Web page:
Panic Attack | Nocturnal Panic Attack | Panic Attack Symptom And Treatment

Panic Attack

A panic attack is a sudden and unexpected period of intense fear or discomfort.

Your heart beat increases, you feel dizzy, and it is hard to catch your breath. Attacks are terrifying and can happen anywhere anytime.

People begin breathing very rapidly and complain that their heart is beating fast.

People fear that they are dying, they are suffocating or having heart attack. Most frightening panic attacks that a panic attack sufferer can experience is nocturnal panic attack.

Nocturnal panic attack:

Nocturnal panic attack generally occurs during sleep and wakes up the panic sufferer and brings them into panic state. It is a confusing and frightening experience because of lack of preparation of panic sufferer.

The first experience with nocturnal panic attack is often worse and most people go through that stage. Slowly, the panic sufferer begins to take steps to prepare for preventing further panics. People who experience nocturnal panic attack have to be even more prepared than normal panic attack sufferers.

Some patients are afraid of nighttime and expect a loss of control or severe somatic consequences like a heart attack or stroke.

Exact causes of attack are not known but possible causes include increase of carbon dioxide concentration or changes of parasympathotonic system due to autonomic dysfunction.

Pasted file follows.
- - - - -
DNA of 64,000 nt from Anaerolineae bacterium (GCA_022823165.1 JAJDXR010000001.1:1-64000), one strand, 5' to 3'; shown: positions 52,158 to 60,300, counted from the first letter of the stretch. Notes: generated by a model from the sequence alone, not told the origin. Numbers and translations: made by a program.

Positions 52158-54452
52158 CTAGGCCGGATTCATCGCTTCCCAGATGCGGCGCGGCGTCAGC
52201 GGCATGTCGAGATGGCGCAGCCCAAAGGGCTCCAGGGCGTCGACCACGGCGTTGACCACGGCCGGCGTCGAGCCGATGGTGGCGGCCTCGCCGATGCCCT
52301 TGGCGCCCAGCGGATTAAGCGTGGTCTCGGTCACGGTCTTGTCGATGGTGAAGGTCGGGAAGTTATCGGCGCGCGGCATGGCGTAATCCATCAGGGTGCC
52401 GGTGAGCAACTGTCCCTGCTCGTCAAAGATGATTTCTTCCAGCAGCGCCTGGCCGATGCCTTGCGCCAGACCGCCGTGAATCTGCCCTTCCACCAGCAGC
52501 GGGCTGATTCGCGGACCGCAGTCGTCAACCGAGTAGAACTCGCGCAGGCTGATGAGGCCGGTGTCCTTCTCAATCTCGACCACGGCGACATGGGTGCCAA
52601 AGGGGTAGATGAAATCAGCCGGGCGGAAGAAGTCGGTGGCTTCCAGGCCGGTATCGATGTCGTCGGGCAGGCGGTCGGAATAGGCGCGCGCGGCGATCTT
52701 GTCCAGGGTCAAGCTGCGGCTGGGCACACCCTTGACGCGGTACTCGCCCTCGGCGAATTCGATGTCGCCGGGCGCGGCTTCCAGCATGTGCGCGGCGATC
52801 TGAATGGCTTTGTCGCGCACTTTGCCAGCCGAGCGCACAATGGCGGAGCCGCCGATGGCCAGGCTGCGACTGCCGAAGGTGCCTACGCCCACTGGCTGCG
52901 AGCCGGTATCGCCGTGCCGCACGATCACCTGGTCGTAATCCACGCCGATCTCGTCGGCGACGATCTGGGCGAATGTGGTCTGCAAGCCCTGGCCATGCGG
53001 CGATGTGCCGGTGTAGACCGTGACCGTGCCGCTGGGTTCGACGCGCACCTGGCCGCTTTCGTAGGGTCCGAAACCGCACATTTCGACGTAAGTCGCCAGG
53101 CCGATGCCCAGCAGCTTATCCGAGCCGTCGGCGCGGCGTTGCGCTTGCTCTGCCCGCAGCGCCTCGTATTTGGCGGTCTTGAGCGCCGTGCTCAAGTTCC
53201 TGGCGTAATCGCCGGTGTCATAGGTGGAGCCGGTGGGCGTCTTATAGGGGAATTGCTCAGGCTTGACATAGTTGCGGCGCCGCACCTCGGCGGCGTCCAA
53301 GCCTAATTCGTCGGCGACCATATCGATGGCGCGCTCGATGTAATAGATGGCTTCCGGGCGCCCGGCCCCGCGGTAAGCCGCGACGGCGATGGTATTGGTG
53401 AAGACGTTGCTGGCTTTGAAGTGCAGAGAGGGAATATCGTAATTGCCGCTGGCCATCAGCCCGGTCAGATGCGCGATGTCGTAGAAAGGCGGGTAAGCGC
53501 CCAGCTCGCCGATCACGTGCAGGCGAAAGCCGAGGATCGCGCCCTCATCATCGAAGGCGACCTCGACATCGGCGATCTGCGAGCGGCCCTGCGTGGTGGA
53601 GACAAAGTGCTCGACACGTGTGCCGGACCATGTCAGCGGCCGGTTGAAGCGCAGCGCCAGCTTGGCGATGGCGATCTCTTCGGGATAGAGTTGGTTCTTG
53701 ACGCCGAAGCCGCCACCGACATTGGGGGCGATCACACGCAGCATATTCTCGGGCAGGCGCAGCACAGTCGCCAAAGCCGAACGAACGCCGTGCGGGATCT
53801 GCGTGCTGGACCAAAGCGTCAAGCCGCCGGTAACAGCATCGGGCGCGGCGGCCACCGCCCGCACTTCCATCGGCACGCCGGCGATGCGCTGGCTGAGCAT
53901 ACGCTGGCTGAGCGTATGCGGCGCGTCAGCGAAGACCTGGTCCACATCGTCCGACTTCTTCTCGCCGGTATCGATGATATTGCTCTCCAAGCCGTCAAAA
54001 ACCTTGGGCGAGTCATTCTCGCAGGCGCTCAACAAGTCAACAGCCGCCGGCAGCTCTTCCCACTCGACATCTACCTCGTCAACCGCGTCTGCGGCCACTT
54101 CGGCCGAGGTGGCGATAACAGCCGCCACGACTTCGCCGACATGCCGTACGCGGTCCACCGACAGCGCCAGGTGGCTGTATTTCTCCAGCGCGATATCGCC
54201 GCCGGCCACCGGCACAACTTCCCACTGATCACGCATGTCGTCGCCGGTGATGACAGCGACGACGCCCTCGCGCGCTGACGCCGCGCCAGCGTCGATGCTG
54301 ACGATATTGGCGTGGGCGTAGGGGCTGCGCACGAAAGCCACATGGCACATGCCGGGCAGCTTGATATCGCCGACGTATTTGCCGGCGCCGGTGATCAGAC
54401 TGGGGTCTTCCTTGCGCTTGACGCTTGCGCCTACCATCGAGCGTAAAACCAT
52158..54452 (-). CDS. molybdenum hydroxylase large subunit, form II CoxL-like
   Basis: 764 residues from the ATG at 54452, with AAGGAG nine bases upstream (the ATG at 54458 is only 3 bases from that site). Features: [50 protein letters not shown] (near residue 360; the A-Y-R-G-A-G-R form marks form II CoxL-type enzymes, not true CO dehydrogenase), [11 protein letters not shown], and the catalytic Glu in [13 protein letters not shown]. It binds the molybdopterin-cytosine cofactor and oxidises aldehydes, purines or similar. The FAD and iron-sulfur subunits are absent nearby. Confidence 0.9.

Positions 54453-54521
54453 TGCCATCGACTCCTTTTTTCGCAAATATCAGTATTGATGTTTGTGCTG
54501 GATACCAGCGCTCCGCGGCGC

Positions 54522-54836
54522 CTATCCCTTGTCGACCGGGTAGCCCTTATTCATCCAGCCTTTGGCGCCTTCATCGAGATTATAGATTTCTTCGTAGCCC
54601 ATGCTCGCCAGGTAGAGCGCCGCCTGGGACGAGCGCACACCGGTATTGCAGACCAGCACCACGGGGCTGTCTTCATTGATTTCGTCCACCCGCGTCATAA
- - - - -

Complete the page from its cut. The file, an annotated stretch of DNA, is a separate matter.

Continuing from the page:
Nocturnal panic attacks will be influenced by the events of the last day, consumption of drugs or alcohol and higher arousal due to anxiety disorder.

Sleep apnea has an effect on panic attacks because sleep apnea has an impact on heart frequency and blood pressure.

Panic attack symptoms:

  • Shortness of breath
  • Chest pain or discomfort
  • Heart palpitations
  • Feeling of choking
  • Sweating
  • Numbness or tingling sensations
  • Hot flashes or cold flashes

Panic attack diagnosis:

Every one experiencing the symptoms of panic attack needs evaluation. The level of evaluation depends on many factors. The doctor considers past medical history, mental history and any surgery the person had before.

The doctor knows about the medications you are using. The doctor asks about the caffeine intake and over-the-counter medicines taken.

He performs a neurological exam to make sure the brain is functioning properly. An ECG test is performed.

Panic attack treatment:

After the attack at night, the person should begin calming method, start your breathing exercise and get some fresh air. You should keep your medications ready at hand. Some medications calm down the person in a short period of time.

Reduce your stress at night. Many couples discuss family issues and problems at night and this is not the best approach for attack sufferers. Diet and exercise can also have high impact on attacks. You have to maintain a healthy lifestyle to control the attacks.

Antidepressants and sedatives are commonly prescribed panic attack medications. These medications soften the high intensity, but do not provide cure for the attack.

Beta blockers can prevent the fast heart beat and can help to prevent a panic attack from developing. But, this is not a permanent solution.

Psychotherapy is used for panic attack cure, however, once the therapy session ends, the sufferer receives little support.

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